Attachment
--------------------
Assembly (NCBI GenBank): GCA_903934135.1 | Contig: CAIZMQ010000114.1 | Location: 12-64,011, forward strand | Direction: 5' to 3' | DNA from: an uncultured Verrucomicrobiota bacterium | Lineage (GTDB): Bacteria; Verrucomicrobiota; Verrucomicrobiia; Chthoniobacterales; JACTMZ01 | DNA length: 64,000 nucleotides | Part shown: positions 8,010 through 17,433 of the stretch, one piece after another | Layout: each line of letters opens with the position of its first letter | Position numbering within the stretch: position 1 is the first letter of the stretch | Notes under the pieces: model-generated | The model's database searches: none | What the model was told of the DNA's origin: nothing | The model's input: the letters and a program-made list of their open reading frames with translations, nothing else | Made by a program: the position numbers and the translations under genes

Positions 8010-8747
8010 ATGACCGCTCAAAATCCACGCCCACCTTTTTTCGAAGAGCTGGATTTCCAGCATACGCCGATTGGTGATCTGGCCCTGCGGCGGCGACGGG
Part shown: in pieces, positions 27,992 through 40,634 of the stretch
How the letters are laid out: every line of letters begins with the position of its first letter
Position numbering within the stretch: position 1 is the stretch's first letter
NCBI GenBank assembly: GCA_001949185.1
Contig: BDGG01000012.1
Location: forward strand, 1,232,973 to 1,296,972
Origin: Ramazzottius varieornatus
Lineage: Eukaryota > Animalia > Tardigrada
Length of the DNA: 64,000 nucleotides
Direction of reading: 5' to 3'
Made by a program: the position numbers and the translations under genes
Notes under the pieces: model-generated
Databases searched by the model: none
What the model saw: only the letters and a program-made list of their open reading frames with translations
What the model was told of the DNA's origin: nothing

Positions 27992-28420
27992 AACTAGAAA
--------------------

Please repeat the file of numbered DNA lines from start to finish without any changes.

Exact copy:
Assembly (NCBI GenBank): GCA_903934135.1 | Contig: CAIZMQ010000114.1 | Location: 12-64,011, forward strand | Direction: 5' to 3' | DNA from: an uncultured Verrucomicrobiota bacterium | Lineage (GTDB): Bacteria; Verrucomicrobiota; Verrucomicrobiia; Chthoniobacterales; JACTMZ01 | DNA length: 64,000 nucleotides | Part shown: positions 8,010 through 17,433 of the stretch, one piece after another | Layout: each line of letters opens with the position of its first letter | Position numbering within the stretch: position 1 is the first letter of the stretch | Notes under the pieces: model-generated | The model's database searches: none | What the model was told of the DNA's origin: nothing | The model's input: the letters and a program-made list of their open reading frames with translations, nothing else | Made by a program: the position numbers and the translations under genes

Positions 8010-8747
8010 ATGACCGCTCAAAATCCACGCCCACCTTTTTTCGAAGAGCTGGATTTCCAGCATACGCCGATTGGTGATCTGGCCCTGCGGCGGCGACGGG
Part shown: in pieces, positions 27,992 through 40,634 of the stretch
How the letters are laid out: every line of letters begins with the position of its first letter
Position numbering within the stretch: position 1 is the stretch's first letter
NCBI GenBank assembly: GCA_001949185.1
Contig: BDGG01000012.1
Location: forward strand, 1,232,973 to 1,296,972
Origin: Ramazzottius varieornatus
Lineage: Eukaryota > Animalia > Tardigrada
Length of the DNA: 64,000 nucleotides
Direction of reading: 5' to 3'
Made by a program: the position numbers and the translations under genes
Notes under the pieces: model-generated
Databases searched by the model: none
What the model saw: only the letters and a program-made list of their open reading frames with translations
What the model was told of the DNA's origin: nothing

Positions 27992-28420
27992 AACTAGAAA